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- Thread starter MarkFL
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- Feb 7, 2012

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Partial solution:It can be shown that when $5n+1$ and $7n+1$ (where $n\in\mathbb{N}$) are both perfect squares, then $n$ is divisible by $24$.

Find a method for generating all such $n$.

The numbers $p_k$ satisfy the recurrence relation $p_k = 12p_{k-1} - p_{k-2}$, and $q_k$ satisfies the same recurrence relation. That enables you to generate all the values of $n$, but I have not been able to find an explicit formula for $n_k.$

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Good work,Partial solution:

The numbers $p_k$ satisfy the recurrence relation $p_k = 12p_{k-1} - p_{k-2}$, and $q_k$ satisfies the same recurrence relation. That enables you to generate all the values of $n$, but I have not been able to find an explicit formula for $n_k.$

I was not necessarily asking for a closed form solution; a recursive algorithm fits the bill for finding a method to generate the sequence.

I will post my solution within 24 hours.

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(1) \(\displaystyle 5n+1=p^2\)

Since both squares have the same parity, their difference is even, and so we may let:

(2) \(\displaystyle 7n+1=(p+2k)^2\) where \(\displaystyle k\in\mathbb{N}\)

Subtracting (1) from (2), we obtain:

\(\displaystyle 2n=(p+2k+p)(p+2k-p)=4k(p+k)\)

\(\displaystyle n=2k(p+k)\)

Substituting for $n$ into (1), we have:

\(\displaystyle 5(2k(p+k))+1=p^2\)

\(\displaystyle p^2-10kp-\left(10k^2+1 \right)=0\)

Taking the positive root for $p$, we obtain:

\(\displaystyle p=5k+\sqrt{35k^2+1}\)

A sequence defined recursively by:

\(\displaystyle A_{n+1}=sA_{n}+tA_{n-1}\)

will have limiting values of:

\(\displaystyle L=\lim_{n\to\pm\infty}\frac{A_{n+1}}{A_{n}}=\frac{s\pm\sqrt{s^2+4t}}{2}\)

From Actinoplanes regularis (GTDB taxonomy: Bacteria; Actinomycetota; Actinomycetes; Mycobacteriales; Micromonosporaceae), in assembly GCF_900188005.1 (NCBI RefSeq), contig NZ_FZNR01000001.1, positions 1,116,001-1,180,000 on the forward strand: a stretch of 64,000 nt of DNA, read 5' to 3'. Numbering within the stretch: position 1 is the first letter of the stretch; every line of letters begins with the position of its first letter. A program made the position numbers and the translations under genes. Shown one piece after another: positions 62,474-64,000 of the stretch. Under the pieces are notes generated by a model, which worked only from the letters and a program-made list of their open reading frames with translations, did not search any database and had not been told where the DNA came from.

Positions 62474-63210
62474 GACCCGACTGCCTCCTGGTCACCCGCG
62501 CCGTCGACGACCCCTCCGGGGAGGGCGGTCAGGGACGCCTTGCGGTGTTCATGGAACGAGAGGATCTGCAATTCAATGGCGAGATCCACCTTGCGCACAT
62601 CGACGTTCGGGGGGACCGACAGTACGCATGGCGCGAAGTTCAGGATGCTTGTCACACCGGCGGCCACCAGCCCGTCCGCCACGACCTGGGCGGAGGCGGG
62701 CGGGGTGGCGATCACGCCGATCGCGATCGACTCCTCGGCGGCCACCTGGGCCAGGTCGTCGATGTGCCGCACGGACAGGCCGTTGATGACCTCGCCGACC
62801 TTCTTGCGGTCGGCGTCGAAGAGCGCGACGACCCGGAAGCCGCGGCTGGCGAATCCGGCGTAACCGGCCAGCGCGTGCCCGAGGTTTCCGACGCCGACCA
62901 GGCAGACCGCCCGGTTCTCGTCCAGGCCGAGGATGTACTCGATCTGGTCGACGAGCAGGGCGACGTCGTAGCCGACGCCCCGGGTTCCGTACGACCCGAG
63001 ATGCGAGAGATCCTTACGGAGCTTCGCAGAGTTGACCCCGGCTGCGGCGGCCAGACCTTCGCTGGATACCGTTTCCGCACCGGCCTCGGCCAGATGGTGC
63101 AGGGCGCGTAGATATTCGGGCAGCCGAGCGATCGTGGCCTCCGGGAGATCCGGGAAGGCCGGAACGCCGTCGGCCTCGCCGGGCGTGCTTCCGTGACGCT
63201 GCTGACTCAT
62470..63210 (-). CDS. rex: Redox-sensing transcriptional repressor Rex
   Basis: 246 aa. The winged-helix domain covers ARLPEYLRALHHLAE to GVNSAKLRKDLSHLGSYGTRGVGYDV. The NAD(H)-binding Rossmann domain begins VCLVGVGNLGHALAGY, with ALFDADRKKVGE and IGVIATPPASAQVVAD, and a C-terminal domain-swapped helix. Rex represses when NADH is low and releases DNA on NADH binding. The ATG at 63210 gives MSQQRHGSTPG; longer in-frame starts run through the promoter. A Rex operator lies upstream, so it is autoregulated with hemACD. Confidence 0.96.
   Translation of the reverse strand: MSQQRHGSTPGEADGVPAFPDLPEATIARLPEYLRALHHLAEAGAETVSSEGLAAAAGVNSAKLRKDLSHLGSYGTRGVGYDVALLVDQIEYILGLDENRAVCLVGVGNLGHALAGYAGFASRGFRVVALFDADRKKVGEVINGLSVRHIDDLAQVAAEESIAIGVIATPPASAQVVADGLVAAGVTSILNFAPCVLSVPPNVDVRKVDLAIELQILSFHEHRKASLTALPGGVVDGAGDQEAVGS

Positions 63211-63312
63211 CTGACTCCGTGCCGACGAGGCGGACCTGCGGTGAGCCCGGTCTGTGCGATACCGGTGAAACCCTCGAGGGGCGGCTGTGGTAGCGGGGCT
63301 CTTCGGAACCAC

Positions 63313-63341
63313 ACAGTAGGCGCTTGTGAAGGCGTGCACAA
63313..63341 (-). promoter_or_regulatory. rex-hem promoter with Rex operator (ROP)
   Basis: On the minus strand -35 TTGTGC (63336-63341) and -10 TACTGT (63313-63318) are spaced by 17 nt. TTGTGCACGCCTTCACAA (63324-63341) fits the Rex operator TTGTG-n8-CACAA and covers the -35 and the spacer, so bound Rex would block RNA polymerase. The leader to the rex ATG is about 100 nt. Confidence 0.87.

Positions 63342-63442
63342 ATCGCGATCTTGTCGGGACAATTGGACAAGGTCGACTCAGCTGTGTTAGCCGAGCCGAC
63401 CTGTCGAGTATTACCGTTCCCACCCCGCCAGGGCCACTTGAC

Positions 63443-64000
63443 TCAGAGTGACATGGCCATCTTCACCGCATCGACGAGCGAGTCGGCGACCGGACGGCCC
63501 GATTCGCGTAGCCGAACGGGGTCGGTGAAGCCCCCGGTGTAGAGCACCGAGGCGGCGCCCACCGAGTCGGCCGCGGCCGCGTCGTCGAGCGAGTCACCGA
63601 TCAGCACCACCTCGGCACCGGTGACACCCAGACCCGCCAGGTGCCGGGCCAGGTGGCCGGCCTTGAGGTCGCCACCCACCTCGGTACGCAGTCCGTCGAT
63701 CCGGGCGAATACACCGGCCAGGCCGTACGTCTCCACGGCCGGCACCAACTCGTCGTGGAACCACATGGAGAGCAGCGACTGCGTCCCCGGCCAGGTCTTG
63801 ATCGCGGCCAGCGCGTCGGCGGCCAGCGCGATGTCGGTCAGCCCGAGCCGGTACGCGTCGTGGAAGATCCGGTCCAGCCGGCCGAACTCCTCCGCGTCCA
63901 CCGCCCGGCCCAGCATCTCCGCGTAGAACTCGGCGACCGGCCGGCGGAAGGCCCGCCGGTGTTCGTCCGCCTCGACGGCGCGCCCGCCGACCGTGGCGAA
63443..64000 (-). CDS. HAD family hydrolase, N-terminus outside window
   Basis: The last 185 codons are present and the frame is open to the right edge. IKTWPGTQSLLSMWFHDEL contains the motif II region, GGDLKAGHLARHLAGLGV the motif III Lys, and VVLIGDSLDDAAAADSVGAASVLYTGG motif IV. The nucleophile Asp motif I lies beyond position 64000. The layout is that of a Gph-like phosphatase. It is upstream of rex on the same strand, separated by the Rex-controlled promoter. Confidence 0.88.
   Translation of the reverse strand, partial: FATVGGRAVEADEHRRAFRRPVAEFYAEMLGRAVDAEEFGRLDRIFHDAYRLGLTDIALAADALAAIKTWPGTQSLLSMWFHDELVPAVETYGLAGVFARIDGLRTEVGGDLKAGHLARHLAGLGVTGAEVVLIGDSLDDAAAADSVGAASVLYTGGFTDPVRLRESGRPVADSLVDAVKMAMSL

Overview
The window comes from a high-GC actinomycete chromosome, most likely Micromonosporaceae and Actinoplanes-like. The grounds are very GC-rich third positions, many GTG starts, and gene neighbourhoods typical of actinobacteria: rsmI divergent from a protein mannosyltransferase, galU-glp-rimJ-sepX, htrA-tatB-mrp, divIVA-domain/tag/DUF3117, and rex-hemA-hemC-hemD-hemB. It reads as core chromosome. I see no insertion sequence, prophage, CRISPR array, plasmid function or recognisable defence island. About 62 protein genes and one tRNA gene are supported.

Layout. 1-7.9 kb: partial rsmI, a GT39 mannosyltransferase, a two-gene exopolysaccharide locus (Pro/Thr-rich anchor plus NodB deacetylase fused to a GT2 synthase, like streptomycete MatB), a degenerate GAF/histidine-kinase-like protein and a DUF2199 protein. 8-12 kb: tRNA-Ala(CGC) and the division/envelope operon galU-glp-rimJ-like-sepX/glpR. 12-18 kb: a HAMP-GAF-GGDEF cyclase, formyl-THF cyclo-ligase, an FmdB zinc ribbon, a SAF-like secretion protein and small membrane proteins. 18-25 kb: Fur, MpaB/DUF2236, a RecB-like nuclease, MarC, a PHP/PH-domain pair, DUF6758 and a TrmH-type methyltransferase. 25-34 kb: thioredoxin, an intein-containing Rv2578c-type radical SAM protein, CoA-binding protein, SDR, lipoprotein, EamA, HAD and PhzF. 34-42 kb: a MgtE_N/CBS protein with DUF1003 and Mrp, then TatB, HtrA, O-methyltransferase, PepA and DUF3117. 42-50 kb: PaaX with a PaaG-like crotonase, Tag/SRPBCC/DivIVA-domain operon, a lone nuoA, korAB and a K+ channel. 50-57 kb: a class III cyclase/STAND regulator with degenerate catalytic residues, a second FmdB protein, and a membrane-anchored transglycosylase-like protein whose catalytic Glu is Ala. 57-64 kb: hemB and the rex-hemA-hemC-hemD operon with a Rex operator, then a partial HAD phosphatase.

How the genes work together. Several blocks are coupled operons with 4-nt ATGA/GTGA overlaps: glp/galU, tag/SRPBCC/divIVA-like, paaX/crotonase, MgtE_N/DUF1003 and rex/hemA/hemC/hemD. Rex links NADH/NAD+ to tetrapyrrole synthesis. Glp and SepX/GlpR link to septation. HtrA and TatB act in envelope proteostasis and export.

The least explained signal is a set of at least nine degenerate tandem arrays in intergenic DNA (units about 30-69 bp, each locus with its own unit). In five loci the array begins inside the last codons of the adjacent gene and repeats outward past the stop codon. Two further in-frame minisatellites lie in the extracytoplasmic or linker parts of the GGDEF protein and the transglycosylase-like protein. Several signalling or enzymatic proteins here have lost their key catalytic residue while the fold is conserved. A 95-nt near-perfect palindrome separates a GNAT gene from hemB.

Observing that for \(\displaystyle s=12,t=-1\) we have:

\(\displaystyle L=\lim_{n\to\pm\infty}\frac{A_{n+1}}{A_{n}}=6\pm \sqrt{35}\)

Thus, we find $p$ may be given in closed form by:

\(\displaystyle p_{m}=c_1\left(6+\sqrt{35} \right)^m+c_2\left(6-\sqrt{35} \right)^m\) where $p_0=1,\,p_1=11$

The initial values are obtained from $n=0,\,24$. We may now determine the parameters $c_i$ from the initial values:

\(\displaystyle p_{0}=c_1+c_2=1\,\therefore\,c_2=1-c_1\)

\(\displaystyle p_{1}=c_1\left(6+\sqrt{35} \right)+\left(1-c_1 \right)\left(6-\sqrt{35} \right)=11\)

Hence:

\(\displaystyle c_1=\frac{7+\sqrt{35}}{14},\,c_2=\frac{7-\sqrt{35}}{14}\)

And so we have:

\(\displaystyle p_{m}=\frac{1}{14}\left(\left(7+\sqrt{35} \right)\left(6+\sqrt{35} \right)^m+\left(7-\sqrt{35} \right)\left(6-\sqrt{35} \right)^m \right)\)

Now, using the relationship between $n$ and $p$ in (1), we have:

\(\displaystyle n=\frac{p^2-1}{5}\)

Hence:

\(\displaystyle n_m=\frac{\left(\frac{1}{14}\left(\left(7+\sqrt{35} \right)\left(6+\sqrt{35} \right)^m+\left(7-\sqrt{35} \right)\left(6-\sqrt{35} \right)^m \right) \right)^2-1}{5}\)

- Oct 16, 2012

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Sorry for interrupting with a somewhat "useless" post. Carry on.

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Difference equations...they're comin' for ya...

Sorry for interrupting with a somewhat "useless" post. Carry on.

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- Mar 5, 2012

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Weren't you posting problems with differential equations?

Sorry for interrupting with a somewhat "useless" post. Carry on.

I found this post by

Sorry for another interrupting an somewhat useless post.